That’s right – in the current issue of the celebrity magazine OK!, a postnatal yet glamorous Price can clearly be seen feeding her three-week-old daughter, Princess Tiaamii, from a bottle. What’s worse, the bottle says ‘SMA’ on it, SMA being one of the leading manufacturers of formula milk for babies. The breastfeeding lobby is up in arms. As a headline in yesterday’s Independent on Sunday put it: ‘Breastfeeding lobby criticises Jordan for infant formula “stunt”.’ Groups such as the National Childbirth Trust and Baby Milk Action have slammed OK! as irresponsible for publishing such a photo during World Breastfeeding Week and at a time when ‘in this country, only 48 per cent of six-week-old babies are breastfed, while a quarter of babies get no breast milk’ (1). They believe that Price and OK! may be in cahoots with SMA. There is a ban in Britain on promoting infant formula for babies under the age of six months, and some suspect that Price’s photo-shoot – in which a loving mother is shown feeding her lovely newborn baby with a bottle of SMA-branded formula – is an ‘appalling’ cynical attempt to circumvent the ban (2). Elsewhere in the current OK! there is an advert for SMA milk for babies over the age of six months.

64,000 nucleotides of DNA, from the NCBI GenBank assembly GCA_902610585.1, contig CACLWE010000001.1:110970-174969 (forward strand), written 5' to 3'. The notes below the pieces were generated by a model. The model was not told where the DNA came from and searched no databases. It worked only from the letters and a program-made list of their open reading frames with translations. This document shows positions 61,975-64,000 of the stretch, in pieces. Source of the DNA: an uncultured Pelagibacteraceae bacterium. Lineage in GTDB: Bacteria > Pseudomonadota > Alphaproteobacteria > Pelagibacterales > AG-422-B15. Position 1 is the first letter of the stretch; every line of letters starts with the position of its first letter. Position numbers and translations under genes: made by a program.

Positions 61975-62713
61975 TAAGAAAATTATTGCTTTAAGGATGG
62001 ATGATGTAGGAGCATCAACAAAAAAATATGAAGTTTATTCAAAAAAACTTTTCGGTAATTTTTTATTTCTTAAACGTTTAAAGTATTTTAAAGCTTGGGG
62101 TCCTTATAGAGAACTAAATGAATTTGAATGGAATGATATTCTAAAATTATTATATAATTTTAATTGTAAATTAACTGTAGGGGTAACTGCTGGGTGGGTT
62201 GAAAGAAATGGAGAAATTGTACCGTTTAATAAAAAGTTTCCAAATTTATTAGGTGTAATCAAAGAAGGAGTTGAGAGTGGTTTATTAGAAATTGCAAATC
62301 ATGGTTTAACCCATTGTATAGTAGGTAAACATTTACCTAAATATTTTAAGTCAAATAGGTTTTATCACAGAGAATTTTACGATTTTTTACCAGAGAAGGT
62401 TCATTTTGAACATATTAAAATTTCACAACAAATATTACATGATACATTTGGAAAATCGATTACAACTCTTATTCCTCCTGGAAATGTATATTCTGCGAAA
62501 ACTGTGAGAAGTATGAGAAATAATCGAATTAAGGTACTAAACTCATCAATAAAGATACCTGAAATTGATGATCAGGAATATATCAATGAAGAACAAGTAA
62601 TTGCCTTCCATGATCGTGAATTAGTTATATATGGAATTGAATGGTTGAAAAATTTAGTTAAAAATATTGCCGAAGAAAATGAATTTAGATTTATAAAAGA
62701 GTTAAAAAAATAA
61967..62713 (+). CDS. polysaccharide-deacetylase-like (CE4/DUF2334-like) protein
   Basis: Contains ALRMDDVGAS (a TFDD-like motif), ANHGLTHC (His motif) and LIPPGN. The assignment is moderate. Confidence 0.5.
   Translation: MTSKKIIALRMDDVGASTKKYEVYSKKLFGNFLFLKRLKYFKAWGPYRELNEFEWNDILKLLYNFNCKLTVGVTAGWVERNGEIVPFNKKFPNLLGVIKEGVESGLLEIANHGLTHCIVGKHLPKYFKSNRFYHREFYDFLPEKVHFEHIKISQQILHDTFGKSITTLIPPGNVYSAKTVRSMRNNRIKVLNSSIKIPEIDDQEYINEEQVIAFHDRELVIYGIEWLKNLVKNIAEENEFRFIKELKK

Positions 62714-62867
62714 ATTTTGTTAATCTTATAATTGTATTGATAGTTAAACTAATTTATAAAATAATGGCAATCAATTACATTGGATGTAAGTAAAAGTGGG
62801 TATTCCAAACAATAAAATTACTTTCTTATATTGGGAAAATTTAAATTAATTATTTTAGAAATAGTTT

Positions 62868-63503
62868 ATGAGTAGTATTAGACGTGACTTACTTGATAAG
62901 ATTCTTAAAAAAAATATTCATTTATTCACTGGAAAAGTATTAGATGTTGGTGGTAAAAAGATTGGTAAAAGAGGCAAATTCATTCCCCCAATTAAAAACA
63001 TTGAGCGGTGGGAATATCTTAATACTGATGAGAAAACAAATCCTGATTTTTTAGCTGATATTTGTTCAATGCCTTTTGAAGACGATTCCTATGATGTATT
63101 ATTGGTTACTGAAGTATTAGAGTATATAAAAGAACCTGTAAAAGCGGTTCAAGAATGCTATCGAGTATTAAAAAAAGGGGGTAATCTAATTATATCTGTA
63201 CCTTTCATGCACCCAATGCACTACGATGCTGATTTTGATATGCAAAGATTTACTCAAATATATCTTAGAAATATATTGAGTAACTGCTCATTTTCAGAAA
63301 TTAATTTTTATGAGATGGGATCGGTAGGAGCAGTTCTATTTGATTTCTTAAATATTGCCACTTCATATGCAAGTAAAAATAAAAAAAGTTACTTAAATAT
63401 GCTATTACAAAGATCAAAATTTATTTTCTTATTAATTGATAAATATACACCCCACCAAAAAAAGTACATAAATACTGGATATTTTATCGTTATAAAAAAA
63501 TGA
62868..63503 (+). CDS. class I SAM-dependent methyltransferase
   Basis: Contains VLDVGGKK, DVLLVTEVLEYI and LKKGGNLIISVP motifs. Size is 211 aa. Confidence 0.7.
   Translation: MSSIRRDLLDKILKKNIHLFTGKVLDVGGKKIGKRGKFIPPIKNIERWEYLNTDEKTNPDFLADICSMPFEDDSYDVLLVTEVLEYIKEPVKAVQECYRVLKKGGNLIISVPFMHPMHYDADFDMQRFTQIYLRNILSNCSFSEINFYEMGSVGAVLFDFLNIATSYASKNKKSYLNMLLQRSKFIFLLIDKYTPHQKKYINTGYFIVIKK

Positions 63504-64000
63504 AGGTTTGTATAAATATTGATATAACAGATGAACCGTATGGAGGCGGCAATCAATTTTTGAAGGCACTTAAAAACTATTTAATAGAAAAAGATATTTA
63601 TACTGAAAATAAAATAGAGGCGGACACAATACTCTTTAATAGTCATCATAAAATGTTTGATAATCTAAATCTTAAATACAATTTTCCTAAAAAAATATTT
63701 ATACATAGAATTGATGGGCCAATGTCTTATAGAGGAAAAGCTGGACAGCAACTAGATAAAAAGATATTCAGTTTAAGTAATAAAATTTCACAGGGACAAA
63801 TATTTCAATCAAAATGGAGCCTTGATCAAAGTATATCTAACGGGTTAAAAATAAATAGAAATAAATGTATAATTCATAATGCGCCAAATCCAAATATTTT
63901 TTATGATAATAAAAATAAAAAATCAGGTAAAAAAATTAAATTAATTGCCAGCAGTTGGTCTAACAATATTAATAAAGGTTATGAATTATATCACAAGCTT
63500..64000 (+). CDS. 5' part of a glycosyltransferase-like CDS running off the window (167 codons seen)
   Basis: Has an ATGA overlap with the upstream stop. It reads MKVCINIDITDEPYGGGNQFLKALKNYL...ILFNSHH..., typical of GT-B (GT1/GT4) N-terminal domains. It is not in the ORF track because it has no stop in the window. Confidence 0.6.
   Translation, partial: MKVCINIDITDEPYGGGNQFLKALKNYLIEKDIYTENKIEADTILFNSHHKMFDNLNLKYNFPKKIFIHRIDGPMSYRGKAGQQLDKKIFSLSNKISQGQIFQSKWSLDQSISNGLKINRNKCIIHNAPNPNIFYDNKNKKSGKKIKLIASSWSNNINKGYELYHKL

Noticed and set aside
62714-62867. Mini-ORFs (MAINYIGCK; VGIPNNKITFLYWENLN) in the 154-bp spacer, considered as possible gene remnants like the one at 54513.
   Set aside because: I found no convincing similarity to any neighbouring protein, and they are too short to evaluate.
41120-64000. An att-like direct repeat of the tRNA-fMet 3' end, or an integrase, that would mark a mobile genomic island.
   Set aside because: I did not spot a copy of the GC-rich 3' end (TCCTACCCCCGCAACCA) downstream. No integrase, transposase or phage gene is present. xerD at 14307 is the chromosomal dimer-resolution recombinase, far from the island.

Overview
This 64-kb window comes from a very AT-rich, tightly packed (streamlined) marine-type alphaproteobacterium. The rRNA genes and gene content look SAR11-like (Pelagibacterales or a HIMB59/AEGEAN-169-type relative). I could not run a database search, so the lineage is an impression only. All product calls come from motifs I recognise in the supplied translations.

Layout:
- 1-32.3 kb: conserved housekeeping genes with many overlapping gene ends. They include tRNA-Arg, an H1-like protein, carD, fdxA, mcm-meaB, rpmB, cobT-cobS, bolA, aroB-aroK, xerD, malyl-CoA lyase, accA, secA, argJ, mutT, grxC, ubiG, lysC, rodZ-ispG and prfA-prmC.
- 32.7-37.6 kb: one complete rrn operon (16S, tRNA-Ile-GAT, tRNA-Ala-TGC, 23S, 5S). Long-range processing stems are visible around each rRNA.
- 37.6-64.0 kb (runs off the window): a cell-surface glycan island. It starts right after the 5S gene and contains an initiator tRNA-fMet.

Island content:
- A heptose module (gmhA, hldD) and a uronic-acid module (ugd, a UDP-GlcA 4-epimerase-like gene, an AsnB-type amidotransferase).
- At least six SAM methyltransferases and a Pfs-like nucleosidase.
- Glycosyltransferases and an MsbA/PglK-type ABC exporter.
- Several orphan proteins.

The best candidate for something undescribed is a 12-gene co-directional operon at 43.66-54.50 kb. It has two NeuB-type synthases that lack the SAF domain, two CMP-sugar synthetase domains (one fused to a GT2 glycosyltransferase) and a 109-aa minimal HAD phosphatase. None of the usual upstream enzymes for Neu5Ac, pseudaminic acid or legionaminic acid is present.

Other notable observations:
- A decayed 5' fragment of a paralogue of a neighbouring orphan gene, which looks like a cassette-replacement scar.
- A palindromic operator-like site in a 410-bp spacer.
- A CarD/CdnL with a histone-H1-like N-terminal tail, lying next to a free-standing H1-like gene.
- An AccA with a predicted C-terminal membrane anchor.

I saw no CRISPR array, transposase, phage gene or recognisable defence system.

So what? It would hardly be shocking to discover that a celebrity had used a photo-shoot or a TV appearance or some other publicity stunt to promote a product. They do it all the time. What is shocking, however, is the furious response to a perfectly pleasant photograph of a mother feeding her child. That an image of bottlefeeding can be greeted with such horror – denounced as ‘appalling’ and ‘irresponsible’ – shows how intolerant and hectoring the breastfeeding lobby has become. The ‘strong advice’ that babies should be exclusively breastfed for at least the first six months of life is now promoted by everyone from the World Health Organisation to the National Health Service (NHS). And it is guilt-tripping mums and limiting their choices. Today’s incessant promotion of breastfeeding (and the simultaneous demonisation of bottlefeeding as an activity so abhorrent that it apparently should not be depicted in popular magazines) long ago crossed the line from Health Campaign into the territory of the Moral Crusade.